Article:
In the case of the NHS, part of the problem lies with the private companies contracted to manage hospitals’ distribution networks. In an effort to cut spending, the NHS last year switched from DHL to Unipart, despite concerns that the latter – which subcontracts part of its service to a US logistics company – lacked experience and capacity.
The more health is treated as a commodity, the more the production and distribution of essential medical equipment become keyed to the fluctuations of the market. One of neoliberalism’s favourite catchphrases even finds its way into an official NHS emergency response framework: ‘just in time’ contracts with suppliers will be activated in the event of a pandemic.
Dither vs the People
In the middle of a disastrous global backlog, governments are scrambling for solutions. Yesterday’s unthinkable has become today’s necessity. Yet the current response is tentative when measured against the magnitude of the crisis. Johnson’s dithering shows signs of pressure from both the left and the right but his government remains wedded to a corporate-friendly approach.
The UK’s Department for Business, Energy and Industrial Strategy, for example, has approached firms such as JCB and Rolls Royce about producing extra ventilators. But negotiating licenses from the big players in medical technology like Philips and General Electric – so that other companies can roll out their products – slows down the process. Shouldn’t copyrighted designs for these products simply be released as open-source blueprints?
On the PPE front, things are also moving. After 3,963 NHS workers signed a letter in the Sunday Times decrying the lack of protective equipment, Health Secretary Matt Hancock drafted in the army to ship millions of units of PPE from the national stockpile. As with most decisions this government takes, there has been little transparency about why these stocks were withheld until now, or how long they are expected to last.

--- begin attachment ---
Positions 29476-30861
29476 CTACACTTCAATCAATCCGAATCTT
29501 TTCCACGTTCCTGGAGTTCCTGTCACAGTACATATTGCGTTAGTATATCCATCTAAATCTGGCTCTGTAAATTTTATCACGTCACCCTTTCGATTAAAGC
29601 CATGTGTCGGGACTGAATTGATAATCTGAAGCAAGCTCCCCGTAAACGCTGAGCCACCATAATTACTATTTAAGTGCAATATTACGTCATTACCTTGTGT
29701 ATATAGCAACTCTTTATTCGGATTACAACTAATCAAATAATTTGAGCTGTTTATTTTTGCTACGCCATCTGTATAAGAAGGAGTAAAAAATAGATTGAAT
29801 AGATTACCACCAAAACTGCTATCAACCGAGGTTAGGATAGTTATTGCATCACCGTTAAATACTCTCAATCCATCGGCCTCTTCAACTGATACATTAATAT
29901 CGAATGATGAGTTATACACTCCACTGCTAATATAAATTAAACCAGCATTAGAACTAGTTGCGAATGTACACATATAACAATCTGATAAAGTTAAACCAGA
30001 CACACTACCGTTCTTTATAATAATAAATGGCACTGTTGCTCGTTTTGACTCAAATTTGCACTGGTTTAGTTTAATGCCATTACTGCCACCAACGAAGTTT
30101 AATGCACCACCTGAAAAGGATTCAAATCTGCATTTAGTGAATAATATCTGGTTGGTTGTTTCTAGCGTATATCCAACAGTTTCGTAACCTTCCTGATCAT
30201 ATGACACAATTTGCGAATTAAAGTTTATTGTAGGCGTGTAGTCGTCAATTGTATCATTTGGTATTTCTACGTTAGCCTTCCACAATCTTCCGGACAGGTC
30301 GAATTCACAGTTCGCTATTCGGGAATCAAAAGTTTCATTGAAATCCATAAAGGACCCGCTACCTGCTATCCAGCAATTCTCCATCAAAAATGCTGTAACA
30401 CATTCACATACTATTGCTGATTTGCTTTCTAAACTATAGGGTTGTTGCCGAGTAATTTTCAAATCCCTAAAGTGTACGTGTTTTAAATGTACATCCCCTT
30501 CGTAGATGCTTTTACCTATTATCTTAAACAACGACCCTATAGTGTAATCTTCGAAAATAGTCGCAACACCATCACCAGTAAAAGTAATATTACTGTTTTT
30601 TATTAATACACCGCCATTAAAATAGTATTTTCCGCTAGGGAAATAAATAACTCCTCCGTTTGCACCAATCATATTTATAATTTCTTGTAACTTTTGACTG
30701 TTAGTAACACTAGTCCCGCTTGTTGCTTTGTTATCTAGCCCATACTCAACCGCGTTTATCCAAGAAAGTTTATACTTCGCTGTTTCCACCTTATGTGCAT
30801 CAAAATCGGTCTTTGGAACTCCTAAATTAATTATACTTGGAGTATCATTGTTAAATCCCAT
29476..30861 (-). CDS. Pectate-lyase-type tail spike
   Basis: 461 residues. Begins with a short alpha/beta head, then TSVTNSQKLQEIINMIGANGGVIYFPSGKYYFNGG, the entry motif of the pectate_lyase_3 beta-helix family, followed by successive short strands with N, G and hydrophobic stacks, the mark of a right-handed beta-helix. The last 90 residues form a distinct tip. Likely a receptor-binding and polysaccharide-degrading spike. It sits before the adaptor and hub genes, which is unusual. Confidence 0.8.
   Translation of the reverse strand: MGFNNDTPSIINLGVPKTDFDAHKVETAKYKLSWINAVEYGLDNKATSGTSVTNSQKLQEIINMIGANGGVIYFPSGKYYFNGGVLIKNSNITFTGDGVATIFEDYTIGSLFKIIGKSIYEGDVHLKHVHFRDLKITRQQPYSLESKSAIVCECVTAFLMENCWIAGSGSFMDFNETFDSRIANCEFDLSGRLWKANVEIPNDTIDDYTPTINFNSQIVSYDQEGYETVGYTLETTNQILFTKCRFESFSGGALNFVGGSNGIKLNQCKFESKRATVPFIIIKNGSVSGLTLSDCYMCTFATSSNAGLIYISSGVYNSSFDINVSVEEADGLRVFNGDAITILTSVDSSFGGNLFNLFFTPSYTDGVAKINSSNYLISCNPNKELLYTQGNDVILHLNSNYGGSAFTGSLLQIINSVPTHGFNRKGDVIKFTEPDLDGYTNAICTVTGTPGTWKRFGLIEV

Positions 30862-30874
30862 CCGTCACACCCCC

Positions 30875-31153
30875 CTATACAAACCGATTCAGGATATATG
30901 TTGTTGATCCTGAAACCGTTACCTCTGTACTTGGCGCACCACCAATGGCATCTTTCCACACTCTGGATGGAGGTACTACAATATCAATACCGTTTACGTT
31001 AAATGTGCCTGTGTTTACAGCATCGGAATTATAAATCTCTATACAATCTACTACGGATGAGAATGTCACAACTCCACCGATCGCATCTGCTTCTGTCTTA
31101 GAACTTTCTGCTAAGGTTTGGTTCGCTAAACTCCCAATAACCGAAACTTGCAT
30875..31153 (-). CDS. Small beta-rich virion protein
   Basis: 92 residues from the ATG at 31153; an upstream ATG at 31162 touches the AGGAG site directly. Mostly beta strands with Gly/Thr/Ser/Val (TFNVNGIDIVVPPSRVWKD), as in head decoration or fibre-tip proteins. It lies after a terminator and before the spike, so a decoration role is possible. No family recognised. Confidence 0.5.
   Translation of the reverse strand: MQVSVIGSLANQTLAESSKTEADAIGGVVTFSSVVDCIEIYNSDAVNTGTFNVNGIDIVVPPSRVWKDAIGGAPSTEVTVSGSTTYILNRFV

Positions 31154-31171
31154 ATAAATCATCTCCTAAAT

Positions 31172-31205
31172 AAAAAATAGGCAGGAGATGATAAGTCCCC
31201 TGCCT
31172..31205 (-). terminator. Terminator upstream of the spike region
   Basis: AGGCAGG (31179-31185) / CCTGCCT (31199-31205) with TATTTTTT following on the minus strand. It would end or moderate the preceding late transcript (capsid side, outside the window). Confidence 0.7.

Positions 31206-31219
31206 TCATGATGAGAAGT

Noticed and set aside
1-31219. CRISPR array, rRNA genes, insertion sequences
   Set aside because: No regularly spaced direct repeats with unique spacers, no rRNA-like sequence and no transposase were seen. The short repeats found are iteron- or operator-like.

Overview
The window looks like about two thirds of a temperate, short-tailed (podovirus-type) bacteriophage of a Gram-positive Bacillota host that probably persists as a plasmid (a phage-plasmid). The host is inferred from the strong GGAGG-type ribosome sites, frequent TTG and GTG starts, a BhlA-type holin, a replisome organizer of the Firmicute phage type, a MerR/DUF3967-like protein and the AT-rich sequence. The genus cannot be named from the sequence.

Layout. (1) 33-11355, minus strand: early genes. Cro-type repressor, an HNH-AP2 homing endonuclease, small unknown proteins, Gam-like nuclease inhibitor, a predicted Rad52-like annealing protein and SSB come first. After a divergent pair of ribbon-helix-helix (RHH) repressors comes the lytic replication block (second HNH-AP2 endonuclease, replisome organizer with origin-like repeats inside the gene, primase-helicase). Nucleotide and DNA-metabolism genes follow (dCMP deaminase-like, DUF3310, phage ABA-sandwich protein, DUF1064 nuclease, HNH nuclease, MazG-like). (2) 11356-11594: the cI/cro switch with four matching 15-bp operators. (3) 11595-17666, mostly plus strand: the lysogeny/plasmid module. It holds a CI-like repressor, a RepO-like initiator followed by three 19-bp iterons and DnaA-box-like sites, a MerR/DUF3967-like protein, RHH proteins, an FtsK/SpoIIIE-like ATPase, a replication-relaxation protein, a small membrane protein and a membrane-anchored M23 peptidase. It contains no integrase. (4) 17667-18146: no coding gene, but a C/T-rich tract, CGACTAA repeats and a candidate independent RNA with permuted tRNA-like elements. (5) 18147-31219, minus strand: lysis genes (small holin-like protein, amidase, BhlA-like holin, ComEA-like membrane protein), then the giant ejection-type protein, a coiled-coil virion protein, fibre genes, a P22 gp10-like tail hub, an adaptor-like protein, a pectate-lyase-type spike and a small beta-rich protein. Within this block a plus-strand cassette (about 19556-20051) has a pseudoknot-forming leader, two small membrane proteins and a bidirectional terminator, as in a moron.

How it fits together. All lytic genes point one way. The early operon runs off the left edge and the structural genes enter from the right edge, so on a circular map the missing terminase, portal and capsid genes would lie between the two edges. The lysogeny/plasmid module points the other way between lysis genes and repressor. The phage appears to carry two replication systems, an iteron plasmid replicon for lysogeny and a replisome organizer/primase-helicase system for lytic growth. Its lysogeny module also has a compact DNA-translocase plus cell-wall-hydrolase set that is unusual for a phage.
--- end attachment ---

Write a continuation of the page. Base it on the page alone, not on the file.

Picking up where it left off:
The Covid-19 crisis exposes structural problems in the whole nature of global capitalism. But it also highlights the indispensable role of nurses, doctors, carers, cleaners, warehouse technicians, logistics administrators, lorry drivers, and dock workers. These and so many more are today’s key workers, and the crisis only emphasises their potential power. Strikes by Amazon workers in Italy and France have shone a spotlight on unsafe working conditions. New York teachers forced the closure of schools by announcing a collective sick day. And although many medical workers will find it difficult or impossible to walk out, their voices can have incredible weight in the current circumstances, to the extent that even the threat of discontent can alter the direction of politics.
It’s our job to do everything we can to support the various forms of collective action that are emerging, spreading and radicalising every demand that can save lives and steer the outcome of this crisis in a progressive direction.
Alistair Cartwright is an activist with the Stop the War Coalition and a member of Counterfire.